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Happy Labor Day!

DENMARK | Tuesday, 4 September 2007 | Views [874]

Looking north at the last bit of Denmark's east coast.

Looking north at the last bit of Denmark's east coast.

In honor of labor day, I spent my day hearing about all the labor I will be doing in the next six months. I'll summarize; I will be officially taking nine classes this semester, while attending up to four more plus extra guest lectures. I will be in the classroom about 18 hours each week (for the official classes only), including an eight-hour day on Wednesdays.

Aalborg University is a bit different than other universities, and drastically different from a lot of universities. As students, we take part in "problem-based learning" because you don't learn a whole lot from lectures and theory. I strongly feel that my time at Portland State University, specifically the completion of a senior capstone, was the best preparation for this experience. The advantage of being a degree student is that I am essentially allowed to pick and choose what I want to do. The program has made only two classes a requirement; this semester they are "Globalisation" and "Managing Multiculturalism," which is the central theme for the term. From there I control my education. Of course, as a new student, both to Aalborg and globalisation, I am going to be taking quite a few classes that are for my success and not a grade. This includes Aalborg essentials such as the project writing workshop and academic communication course.

To help increase my knowledge base for the classes offered in this program I am also taking "Intercultural Communication" and "Society, Politics, and Internationalism." To avoid an unnecessary test, I will be attending the "Philosophy of Science and Methodology" course as well. From there I was free to choose two elective-like classes from a list of six. I have chosen to follow the Marketing and Consumption stream, although I am not binding myself to that choice. I plan on attending quite a few other classes that are being offered out of curiousity and interest. I won't have to purchase the books, there is no obligation to come (this is college after all), and I won't take an exam in these subjects. At least one class has guest lecturers coming that I would like to observe, but I won't be going to the class otherwise.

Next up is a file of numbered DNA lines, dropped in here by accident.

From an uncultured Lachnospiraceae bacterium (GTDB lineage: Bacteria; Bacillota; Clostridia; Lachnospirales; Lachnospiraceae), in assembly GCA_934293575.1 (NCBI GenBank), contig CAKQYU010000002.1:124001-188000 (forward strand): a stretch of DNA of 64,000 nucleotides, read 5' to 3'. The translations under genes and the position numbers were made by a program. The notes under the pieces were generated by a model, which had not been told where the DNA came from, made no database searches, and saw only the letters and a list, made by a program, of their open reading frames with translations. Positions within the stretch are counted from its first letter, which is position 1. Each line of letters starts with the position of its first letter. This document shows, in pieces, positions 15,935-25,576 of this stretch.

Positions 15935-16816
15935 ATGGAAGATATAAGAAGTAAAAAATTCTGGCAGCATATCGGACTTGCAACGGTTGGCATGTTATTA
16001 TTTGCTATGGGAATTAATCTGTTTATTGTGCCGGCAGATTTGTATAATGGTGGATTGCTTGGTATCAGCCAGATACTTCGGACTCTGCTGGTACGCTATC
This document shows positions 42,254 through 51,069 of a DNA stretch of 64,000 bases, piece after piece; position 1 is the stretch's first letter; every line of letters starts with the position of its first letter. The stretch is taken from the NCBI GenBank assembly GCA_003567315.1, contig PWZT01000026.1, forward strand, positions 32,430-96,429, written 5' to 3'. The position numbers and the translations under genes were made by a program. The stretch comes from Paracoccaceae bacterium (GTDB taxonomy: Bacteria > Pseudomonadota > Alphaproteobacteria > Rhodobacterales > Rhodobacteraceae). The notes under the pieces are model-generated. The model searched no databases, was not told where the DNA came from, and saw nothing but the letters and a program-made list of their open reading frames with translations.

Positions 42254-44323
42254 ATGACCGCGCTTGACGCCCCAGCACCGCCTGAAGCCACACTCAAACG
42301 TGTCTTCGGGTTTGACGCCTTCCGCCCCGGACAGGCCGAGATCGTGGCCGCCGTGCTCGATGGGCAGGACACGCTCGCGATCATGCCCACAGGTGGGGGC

This schedule sounds absolutely off the wall. I spent quite a lot of time today trying to get my head around everything. It doesn't help that there are exceptions, mid-semester room changes, and special dates to remember for at least half of the classes! The important thing to realize is 99% of the courses are only once a week, for just under two hours. Most will last about eight weeks, some are only four. The rest of the term will be devoted (by my own accord) to working on my "projects" and preparing for exams.

Before all this craziness began I managed to sneak out of Aalborg for a day trip on Sunday. I went with Masoud to Skagen (pronounced Skane), which is the northernmost city in Denmark. Three kilometers from the city center you can visit the beach (called Grenen) that makes up the northernmost point of Denmark! This means that it is the start of both the east and west coastlines, but more importantly it is where the seas meet. A fantastic sight - the North Sea from the left and the Baltic Sea from the right - waves come rolling towards each other crashing head-first in front of you as far as the eye can see. Skagen has long-been a community of artists, but also to fisherman. The weather cleared up for the trip and it's only a two hour, two train ride from Aalborg. It was a lovely day with a healthy dose of walking and fresh air. The right way to start a new semester.

Tags: university

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